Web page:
Based on your posts I do get a sense for which frequent Pakistani journalists/writers you follow, but I have one humble piece of unsolicited advice: Cynicism is poison. If you look at the "output" of these hacks, you won't find anything positive or uplifting. There is constant criticism, constant negativity... this is wrong, that is wrong... God knows, Pakistan doesn't need an army of cynical critics who crib and complain in pretense laden "Oh-I'm-so-vilaiti" newspaper columns all the time. We need people who will roll up their sleeves and build... take things forward. Just as with any human endeavour, the path taken will never be perfect and yes, along the way mistakes will be made, but progress with mistakes is better than sitting on your *** complaining all day and pulling the nation down by writing pompous, cynical & acerbic pieces for newspapers.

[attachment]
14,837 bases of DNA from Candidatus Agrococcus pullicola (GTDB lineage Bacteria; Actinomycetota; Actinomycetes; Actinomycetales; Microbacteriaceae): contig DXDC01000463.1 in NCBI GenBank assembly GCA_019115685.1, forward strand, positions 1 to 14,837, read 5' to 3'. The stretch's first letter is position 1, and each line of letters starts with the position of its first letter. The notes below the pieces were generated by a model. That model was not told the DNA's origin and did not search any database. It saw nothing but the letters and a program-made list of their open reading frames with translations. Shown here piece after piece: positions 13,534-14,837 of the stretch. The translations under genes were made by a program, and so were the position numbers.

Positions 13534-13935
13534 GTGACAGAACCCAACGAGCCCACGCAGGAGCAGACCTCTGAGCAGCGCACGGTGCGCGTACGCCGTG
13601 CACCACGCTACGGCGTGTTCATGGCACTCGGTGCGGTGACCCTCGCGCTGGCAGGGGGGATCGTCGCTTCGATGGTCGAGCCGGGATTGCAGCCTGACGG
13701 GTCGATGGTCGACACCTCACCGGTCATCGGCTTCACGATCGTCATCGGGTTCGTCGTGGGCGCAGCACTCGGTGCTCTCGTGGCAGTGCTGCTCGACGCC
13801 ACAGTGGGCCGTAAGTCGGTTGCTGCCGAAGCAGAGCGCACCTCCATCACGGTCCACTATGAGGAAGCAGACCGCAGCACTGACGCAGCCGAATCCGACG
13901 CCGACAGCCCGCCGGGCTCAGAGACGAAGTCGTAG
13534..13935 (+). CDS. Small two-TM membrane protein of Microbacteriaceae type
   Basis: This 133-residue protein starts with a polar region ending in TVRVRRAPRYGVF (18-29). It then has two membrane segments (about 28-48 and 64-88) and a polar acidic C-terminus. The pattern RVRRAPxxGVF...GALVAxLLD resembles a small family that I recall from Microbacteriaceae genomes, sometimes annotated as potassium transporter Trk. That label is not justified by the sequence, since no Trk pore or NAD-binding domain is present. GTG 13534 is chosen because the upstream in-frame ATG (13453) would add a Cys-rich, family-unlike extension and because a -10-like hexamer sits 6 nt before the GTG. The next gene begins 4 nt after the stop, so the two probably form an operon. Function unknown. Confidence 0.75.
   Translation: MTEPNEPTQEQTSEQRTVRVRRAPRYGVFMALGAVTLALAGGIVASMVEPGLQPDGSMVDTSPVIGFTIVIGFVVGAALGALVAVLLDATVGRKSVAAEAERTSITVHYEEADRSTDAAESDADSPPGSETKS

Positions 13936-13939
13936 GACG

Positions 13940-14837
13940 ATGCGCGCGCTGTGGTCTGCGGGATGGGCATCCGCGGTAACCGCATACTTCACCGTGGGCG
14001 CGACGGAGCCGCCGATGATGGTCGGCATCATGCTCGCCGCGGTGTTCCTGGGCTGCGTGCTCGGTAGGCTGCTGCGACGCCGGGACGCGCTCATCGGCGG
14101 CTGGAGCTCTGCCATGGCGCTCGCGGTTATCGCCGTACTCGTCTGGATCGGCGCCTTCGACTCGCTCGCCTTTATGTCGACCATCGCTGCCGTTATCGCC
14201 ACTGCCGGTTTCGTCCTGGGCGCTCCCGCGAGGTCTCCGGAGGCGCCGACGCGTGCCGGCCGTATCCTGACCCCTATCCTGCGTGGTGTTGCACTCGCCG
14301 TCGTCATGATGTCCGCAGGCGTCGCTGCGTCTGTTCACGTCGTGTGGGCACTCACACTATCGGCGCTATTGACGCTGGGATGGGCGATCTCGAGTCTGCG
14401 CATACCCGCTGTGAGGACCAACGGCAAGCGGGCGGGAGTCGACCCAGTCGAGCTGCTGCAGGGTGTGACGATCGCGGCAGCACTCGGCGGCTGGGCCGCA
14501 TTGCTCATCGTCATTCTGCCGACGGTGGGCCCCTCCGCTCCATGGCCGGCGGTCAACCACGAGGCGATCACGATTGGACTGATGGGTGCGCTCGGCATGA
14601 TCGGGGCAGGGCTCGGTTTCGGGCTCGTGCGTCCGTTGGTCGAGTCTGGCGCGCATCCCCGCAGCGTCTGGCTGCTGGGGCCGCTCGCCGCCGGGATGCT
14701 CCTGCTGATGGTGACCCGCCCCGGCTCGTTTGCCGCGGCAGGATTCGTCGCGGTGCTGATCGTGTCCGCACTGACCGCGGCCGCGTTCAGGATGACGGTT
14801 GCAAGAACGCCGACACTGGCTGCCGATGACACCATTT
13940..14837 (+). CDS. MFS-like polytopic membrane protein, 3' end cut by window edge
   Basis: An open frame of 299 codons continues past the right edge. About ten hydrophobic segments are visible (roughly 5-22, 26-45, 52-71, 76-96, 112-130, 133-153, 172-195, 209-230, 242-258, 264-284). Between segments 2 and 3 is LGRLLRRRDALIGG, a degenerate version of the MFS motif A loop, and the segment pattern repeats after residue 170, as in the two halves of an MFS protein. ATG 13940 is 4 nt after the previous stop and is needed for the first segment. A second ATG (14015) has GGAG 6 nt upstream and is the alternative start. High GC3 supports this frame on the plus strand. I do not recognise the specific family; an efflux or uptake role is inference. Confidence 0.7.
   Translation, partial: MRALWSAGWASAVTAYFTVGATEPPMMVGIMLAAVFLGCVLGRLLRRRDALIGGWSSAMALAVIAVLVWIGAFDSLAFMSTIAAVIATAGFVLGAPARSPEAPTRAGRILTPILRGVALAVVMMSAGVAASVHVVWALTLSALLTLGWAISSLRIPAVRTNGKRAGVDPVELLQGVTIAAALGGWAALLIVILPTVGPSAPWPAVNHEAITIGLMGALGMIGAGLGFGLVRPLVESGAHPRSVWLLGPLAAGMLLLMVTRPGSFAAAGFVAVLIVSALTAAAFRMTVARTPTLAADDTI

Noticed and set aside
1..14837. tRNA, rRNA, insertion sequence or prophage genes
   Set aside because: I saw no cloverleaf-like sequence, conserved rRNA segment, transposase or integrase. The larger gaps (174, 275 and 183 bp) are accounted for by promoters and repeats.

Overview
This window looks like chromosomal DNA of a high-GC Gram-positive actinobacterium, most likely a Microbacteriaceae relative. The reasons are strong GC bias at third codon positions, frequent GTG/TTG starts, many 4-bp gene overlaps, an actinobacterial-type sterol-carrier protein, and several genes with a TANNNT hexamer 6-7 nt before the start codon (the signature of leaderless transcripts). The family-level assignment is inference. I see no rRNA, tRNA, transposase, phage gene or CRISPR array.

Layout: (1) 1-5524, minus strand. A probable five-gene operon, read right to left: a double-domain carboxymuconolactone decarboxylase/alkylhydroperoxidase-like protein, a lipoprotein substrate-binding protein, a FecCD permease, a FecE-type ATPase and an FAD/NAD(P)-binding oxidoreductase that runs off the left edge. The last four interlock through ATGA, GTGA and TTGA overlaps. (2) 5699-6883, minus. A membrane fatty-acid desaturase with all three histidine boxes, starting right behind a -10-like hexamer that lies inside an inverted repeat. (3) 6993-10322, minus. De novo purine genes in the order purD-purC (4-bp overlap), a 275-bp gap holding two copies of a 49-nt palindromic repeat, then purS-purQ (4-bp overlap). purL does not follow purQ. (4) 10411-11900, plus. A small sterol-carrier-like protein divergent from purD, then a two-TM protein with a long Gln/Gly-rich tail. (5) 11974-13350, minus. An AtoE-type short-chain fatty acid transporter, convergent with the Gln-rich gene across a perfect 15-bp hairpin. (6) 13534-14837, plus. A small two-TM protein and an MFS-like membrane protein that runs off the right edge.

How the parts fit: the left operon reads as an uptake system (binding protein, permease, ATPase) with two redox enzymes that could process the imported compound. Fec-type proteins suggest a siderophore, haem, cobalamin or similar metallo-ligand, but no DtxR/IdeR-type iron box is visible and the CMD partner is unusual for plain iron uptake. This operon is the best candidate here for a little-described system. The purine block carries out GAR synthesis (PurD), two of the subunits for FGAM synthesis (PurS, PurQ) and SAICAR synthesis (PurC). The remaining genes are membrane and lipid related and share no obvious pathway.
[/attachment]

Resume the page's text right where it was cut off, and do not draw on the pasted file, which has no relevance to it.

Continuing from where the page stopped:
I don't expect a response. Just my 2 cents.
 

sparklingway

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That's a bit extreme... lighten up a bit! I understand you are of the Cycle-everywhere-Don't-widen-the-canal-Islamabad-is-for-the-rich-Centaurus-is-exploitative-and-ugly school of thought, but being a little positive about your country once in a while won't hurt you :-)

The Centaurus is far from the "ugliest piece of architecture". It is pumping in hundreds of millions of dollars into Pakistani steel, cement, electrical and allied construction industries. It will create thousands of jobs in Islamabad for ordinary "non-exploitative-elite" citizens.